Critics pummel Broadway's 'On a Clear Day' and Harry Connick, Jr.
Sometimes, theater critics gang up on a new production like sharks in a feeding frenzy. It happened with "Spider-Man: Turn Off the Dark" earlier this year. And it is happening now with the new Broadway quasi-revival of "On a Clear Day You Can See Forever," starring Harry Connick, Jr. and Jessie Mueller.
"On a Clear Day," featuring songs by Burton Lane and Alan Jay Lerner, is a musical comedy about a reincarnated woman with extra-sensory perception and her relationship with a psychiatrist. The musical debuted on Broadway in 1965 starring John Cullum and Barbara Harris.
The new revival is playing at the St. James Theatre in New York and is directed by Tony-winner Michael Mayer ("Spring Awakening"). The plot has gone through a major overhaul, in which the woman with ESP is now reincarnated as a gay man (David Turner).
Last week, the New York Post ran a review of the show while it was still in previews, breaking with journalistic tradition. The reviewer, John Podhoretz, described the production as a "catastrophe," adding that "when shows go as wrong as this one, everything goes wrong, and from the first minute." He also noted: "I bought tickets at full price, so I'm violating no reviewing embargo."
Subsequent reviews in other newspapers haven't been any kinder to the revival.
Ben Brantley of the New York Times wrote that the musical "has the approximate fun quotient of a day in an M.R.I. machine." Connick "has the look of a man just out of grueling dental surgery, who is both in pain and still semi-anesthetized. And he makes even an up number like the title song sound like an exquisitely sung dirge."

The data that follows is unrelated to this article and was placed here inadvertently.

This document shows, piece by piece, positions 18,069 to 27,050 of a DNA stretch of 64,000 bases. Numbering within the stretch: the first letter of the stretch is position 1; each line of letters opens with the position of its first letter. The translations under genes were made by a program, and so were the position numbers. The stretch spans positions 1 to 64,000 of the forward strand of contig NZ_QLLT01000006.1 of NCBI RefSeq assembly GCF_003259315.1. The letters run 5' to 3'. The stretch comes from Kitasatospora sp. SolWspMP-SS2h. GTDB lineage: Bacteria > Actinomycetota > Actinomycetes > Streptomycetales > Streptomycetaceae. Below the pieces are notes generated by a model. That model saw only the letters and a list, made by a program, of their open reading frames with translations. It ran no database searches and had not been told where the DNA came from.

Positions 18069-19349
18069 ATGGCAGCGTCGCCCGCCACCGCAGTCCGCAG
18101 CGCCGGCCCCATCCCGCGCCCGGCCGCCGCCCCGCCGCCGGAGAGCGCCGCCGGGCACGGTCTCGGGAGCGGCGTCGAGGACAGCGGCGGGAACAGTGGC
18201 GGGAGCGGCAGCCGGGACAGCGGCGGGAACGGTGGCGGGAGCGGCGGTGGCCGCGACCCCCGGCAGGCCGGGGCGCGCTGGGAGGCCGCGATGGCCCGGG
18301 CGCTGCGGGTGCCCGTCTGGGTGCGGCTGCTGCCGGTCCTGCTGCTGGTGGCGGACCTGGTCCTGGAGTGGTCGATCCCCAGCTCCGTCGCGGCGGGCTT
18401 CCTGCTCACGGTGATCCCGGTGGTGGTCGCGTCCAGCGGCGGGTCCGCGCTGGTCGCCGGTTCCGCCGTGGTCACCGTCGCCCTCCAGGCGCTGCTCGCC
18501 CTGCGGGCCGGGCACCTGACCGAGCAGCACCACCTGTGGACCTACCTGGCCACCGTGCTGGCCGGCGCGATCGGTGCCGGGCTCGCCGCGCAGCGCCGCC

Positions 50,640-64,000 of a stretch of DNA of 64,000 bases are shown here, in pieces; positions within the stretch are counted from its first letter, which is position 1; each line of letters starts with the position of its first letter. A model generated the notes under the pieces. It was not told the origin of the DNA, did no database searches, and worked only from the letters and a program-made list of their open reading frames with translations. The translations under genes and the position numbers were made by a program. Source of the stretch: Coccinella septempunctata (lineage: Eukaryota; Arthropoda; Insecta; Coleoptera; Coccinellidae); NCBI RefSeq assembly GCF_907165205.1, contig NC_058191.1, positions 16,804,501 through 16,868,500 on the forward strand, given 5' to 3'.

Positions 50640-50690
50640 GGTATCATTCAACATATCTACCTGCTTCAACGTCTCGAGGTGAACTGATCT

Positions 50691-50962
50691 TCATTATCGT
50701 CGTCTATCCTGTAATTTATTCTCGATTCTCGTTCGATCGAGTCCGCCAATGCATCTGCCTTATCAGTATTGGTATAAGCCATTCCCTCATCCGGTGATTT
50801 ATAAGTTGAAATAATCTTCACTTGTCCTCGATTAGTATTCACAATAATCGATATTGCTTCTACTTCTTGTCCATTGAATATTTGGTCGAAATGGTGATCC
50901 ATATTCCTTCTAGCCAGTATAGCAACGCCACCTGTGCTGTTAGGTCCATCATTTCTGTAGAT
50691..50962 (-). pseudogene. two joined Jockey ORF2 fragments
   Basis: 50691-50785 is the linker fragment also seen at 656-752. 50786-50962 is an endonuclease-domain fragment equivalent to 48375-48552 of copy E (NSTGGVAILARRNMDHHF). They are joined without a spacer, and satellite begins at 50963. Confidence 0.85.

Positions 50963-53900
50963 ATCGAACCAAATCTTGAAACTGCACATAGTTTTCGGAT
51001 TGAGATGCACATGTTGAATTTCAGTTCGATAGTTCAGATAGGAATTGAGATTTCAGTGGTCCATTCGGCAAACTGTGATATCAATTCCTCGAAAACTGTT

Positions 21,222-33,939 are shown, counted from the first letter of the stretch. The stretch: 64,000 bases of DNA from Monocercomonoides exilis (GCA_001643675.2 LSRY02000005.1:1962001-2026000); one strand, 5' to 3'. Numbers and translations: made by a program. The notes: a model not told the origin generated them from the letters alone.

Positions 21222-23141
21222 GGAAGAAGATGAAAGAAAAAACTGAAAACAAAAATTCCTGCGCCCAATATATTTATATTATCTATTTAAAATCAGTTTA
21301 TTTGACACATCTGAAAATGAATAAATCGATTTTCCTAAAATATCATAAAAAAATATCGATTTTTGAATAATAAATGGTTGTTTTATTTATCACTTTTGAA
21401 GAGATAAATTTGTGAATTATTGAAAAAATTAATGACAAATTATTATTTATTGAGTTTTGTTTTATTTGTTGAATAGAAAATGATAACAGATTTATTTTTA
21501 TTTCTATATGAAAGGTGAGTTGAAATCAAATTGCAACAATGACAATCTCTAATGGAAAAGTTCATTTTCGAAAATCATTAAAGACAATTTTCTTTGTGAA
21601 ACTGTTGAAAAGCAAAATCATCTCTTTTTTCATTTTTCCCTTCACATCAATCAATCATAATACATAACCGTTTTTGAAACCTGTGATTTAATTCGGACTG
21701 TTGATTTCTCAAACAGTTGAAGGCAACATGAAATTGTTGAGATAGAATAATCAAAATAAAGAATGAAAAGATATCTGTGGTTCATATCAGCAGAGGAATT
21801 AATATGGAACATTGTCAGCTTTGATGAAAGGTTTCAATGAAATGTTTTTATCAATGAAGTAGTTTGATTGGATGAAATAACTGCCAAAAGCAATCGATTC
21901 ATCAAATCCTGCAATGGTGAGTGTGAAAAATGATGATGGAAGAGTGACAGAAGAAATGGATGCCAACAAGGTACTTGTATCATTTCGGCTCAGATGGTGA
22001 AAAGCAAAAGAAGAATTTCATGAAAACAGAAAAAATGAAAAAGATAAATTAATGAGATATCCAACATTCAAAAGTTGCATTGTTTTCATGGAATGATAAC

The Hollywood Reporter's David Rooney wrote that the revisions provide "an interesting twist but [they do] little to alleviate the high-concept issues while also fragmenting the eccentric charms of what used to be the central character."
Joe Dziemianowicz of the New York Daily News put much of the blame on Connick, whom he believes is miscast: "While Connick has that signature husky voice, he’s challenged in the charm department on stage. He's stiff and brooding and hangs over the musical like that gray cloud in the depression commercial on TV."
The Chicago Tribune's Chris Jones wrote that "despite a few sunny intervals in the slightly stronger second act, the clouds rain down and you can't really see where you are going." Connick is rather stiff and "is just not given a character or persona within which he can rest easy."
-- David Ng
Photo: Harry Connick Jr. and Jessie Mueller in "On a Clear Day You Can Forever." Credit: Paul Kolnick